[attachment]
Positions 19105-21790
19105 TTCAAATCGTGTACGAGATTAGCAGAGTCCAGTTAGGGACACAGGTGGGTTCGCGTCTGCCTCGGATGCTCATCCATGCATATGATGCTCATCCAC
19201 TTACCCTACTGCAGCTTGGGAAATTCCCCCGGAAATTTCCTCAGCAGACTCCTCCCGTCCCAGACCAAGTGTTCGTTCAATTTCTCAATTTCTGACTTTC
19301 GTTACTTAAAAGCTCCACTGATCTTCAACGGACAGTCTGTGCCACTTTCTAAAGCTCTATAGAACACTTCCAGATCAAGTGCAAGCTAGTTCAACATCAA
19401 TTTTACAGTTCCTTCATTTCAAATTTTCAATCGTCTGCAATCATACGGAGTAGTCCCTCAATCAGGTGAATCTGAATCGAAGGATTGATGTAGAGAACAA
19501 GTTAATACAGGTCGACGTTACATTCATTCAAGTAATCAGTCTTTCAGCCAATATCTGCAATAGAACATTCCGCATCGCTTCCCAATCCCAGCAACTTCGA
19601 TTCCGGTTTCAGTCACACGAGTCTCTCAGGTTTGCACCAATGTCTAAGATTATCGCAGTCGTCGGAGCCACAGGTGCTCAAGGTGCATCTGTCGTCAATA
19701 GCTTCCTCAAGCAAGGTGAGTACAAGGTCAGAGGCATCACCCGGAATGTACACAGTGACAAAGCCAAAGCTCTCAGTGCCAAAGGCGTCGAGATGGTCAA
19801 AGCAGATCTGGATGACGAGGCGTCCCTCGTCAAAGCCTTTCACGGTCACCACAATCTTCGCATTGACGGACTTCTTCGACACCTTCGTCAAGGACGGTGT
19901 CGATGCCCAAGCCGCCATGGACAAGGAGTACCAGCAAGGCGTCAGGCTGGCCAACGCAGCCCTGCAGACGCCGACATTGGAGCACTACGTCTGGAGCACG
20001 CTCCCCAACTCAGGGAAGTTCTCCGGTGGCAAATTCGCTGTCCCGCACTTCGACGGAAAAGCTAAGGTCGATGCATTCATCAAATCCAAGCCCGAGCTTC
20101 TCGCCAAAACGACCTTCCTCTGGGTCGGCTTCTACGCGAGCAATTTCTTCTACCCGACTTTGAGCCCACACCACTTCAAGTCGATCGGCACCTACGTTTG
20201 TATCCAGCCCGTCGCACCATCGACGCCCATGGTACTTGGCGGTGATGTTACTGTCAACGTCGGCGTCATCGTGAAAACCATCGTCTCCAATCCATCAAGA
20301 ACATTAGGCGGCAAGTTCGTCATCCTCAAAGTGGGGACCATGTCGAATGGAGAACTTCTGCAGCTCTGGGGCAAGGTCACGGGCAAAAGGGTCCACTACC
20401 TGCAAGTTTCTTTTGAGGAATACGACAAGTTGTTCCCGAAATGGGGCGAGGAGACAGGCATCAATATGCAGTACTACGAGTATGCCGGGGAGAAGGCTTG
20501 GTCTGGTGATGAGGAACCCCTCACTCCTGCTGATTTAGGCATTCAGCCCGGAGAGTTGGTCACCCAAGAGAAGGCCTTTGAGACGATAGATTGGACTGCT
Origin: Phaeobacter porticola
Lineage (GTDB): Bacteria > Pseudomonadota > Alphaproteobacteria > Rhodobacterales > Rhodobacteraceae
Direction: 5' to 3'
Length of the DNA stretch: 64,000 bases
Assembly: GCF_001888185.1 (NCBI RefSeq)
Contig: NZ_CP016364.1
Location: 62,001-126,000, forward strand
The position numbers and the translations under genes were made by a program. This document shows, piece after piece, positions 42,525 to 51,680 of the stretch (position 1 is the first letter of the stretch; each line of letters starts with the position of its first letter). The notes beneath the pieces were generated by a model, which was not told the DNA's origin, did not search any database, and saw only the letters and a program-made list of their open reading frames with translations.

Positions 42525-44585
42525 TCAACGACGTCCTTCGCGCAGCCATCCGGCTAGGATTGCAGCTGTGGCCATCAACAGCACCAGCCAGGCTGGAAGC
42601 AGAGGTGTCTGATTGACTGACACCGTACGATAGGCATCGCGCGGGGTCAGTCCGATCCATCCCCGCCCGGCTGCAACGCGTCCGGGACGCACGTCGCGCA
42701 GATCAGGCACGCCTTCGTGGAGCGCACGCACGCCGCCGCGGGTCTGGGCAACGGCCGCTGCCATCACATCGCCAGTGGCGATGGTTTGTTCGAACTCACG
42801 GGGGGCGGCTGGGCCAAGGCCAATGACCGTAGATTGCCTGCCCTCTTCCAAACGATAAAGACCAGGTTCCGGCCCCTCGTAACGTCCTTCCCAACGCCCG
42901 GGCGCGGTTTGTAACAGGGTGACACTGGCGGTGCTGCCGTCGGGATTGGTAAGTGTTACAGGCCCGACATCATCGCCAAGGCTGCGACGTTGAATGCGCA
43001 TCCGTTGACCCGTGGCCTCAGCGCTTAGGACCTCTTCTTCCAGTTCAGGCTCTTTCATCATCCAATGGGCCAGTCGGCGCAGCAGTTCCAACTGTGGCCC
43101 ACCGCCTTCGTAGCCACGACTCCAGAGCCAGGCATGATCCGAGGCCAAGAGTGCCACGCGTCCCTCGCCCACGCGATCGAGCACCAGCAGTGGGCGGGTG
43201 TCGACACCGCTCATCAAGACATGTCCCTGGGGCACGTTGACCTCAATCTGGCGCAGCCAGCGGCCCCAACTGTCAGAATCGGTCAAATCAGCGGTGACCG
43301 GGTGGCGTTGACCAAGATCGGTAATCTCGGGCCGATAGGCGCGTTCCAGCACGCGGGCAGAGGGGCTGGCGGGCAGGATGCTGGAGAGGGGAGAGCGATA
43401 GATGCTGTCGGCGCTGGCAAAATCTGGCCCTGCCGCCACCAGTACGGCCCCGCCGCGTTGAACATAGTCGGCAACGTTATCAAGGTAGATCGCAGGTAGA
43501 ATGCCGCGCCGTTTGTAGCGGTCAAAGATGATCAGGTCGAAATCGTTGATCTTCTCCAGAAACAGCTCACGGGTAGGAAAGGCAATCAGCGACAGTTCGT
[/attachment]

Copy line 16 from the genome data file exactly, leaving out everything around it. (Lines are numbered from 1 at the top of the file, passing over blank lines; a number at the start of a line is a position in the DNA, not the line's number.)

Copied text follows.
20501 GTCTGGTGATGAGGAACCCCTCACTCCTGCTGATTTAGGCATTCAGCCCGGAGAGTTGGTCACCCAAGAGAAGGCCTTTGAGACGATAGATTGGACTGCT